Traditional rulers are revered and their influence stretch beyond their kingdom. So, when the demise of any traditional ruler is announced, it is considered as a monumental loss.
The ruler is accorded all traditional rites and sent to his ancestors with pageantry. Only insiders understand this process because it is carried out in deep secrecy. After the ceremony is done, the jostle to select the next traditional ruler begins. This process involves wide consultations with political bickering being the order of the day.
A quick look at how traditional rulers are selected in the three most prominent ethnic groups in Nigeria.
In Yoruba tradition, even though the position is hereditary, there are three to four families that are entitled to the throne often called ‘The Ruling House’. It is like a rotational system of government where rulership of a kingdom is rotated among the different families. For example, there are four ruling families that are entitled to the throne in Ile-Ife. The families are Osinkola, Lafogido, Giesi and Ogboru. The Current Ooni of Ife, Oba Adeyeye Enitan Ogunwusi (Ojaja II) is from the Giesi ruling house.
The palace elders (King Makers) who have a grounded knowledge of the selection process meet consistently and also consult oracles for guidance. Also, the state government has a key role to play. This is because they want to be on the same page with the Oba. This may be a major reason why the contest is often controversial. After the successful choice of the next king, the state government gives the staff of office to the newly crowned king.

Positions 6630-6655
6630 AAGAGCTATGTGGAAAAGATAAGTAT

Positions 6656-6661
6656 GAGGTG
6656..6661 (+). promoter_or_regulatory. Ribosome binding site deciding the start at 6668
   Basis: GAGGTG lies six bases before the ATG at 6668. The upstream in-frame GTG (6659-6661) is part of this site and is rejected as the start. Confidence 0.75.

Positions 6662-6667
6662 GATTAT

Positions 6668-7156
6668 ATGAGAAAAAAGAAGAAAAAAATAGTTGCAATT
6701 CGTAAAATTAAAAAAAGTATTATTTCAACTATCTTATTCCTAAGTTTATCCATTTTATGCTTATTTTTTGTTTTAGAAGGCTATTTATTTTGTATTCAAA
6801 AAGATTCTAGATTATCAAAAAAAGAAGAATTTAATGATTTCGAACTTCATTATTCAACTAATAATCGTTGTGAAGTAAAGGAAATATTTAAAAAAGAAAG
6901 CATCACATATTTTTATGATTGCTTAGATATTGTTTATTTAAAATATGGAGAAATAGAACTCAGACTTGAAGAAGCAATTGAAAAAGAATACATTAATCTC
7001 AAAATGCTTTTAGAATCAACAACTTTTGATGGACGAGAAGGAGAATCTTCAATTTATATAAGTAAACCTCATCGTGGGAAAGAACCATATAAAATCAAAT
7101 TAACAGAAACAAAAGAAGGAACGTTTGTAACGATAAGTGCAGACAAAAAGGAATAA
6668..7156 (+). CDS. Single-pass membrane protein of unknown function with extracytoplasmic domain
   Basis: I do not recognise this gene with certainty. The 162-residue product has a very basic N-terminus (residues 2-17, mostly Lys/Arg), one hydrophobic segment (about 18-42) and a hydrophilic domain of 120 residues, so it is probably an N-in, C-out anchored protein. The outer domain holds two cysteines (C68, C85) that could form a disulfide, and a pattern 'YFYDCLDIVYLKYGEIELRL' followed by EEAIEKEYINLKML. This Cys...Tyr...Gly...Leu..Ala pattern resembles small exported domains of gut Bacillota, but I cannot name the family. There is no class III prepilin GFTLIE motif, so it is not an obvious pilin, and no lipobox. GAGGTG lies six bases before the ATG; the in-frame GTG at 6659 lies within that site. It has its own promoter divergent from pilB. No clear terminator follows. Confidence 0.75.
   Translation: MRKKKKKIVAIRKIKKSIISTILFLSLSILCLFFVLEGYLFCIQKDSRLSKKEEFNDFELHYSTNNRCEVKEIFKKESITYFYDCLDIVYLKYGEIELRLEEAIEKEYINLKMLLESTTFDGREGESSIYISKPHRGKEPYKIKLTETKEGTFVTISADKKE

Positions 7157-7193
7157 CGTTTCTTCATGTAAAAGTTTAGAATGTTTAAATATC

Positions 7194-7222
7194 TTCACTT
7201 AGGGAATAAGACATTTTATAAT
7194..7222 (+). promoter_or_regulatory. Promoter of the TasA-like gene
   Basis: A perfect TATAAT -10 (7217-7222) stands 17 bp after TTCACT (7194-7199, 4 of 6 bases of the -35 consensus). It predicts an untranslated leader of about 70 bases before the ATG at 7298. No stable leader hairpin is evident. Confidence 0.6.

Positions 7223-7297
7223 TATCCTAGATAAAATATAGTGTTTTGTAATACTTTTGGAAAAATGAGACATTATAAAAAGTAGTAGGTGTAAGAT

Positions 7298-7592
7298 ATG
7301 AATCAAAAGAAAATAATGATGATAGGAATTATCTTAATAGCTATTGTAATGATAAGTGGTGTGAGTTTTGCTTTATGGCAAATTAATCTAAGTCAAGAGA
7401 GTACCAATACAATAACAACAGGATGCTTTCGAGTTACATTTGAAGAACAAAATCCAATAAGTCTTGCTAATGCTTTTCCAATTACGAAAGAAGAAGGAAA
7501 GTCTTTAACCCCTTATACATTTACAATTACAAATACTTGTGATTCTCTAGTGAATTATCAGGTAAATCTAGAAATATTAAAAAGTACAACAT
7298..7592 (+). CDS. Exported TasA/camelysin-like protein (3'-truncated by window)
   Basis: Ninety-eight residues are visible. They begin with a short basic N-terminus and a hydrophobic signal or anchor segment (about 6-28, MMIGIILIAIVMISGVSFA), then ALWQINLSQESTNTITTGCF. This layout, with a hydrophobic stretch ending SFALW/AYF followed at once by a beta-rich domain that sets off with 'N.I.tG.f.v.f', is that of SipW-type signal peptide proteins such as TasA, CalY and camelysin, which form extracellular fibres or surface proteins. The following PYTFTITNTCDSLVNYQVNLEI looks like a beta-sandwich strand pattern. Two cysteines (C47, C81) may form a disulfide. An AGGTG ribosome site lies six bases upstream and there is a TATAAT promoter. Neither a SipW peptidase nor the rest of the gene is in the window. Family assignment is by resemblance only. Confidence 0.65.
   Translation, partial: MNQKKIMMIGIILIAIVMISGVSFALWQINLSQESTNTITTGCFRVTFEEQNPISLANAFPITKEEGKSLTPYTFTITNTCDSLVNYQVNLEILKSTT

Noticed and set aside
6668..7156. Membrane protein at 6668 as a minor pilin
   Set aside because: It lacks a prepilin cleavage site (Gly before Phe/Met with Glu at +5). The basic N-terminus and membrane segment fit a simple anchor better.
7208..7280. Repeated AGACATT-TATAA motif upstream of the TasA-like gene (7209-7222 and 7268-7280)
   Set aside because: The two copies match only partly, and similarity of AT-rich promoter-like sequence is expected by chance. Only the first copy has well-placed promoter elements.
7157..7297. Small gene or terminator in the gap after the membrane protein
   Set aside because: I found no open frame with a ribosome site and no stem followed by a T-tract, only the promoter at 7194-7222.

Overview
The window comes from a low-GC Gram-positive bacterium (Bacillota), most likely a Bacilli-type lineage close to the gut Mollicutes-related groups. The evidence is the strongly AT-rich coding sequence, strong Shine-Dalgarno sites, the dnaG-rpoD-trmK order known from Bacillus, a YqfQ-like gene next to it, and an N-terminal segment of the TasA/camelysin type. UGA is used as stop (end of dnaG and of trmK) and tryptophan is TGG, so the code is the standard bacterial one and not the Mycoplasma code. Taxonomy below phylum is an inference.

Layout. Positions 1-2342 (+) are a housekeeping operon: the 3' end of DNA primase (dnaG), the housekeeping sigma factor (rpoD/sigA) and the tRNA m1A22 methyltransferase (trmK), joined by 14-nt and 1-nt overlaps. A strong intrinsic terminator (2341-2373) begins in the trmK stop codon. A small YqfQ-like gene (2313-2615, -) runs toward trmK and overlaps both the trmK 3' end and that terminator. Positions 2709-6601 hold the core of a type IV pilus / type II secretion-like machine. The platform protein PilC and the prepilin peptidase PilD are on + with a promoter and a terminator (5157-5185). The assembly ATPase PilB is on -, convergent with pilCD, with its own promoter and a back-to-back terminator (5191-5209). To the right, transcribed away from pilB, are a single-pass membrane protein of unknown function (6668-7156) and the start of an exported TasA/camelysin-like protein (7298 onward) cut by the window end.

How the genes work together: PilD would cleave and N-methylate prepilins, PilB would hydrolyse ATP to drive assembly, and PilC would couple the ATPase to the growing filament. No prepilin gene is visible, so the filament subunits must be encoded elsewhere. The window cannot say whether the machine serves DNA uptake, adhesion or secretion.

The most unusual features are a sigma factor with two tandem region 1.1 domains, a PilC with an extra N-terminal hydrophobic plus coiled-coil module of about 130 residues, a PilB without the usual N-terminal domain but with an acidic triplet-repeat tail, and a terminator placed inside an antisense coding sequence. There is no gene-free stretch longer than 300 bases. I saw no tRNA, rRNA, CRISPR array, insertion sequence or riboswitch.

Hausa and Fulani
The Hausa and Fulani succession process is quite transparent when compared to other ethnic groups in Nigeria. The succession process is anchored by the Kingmakers with the State government playing a key role. A list is then drawn up of eligible individuals entitled to the throne and the best among them is selected.
This was exactly the process that was followed when Sanusi Lamido Sanusi became the Emir of Kano. Even before he became the emir, he already knew he would mount the throne. Perhaps other cultural groups in Nigeria should adopt this idea. There was little or no controversy in the process. Even the religious demands were strictly based on Islamic religion.
During the colonial era the Igbos in South East Nigeria did not have king. They practiced a decentralized system of administration. In other words, everyone had a say in the socio-political system of the community.
However, that system has dissipated. Today, Kings (Obi, Igwe or Eze) are numerous across the region. The Igbos system is almost similar with the Yoruba process of succession. It is hereditary, requires spiritual atonement and consultation.

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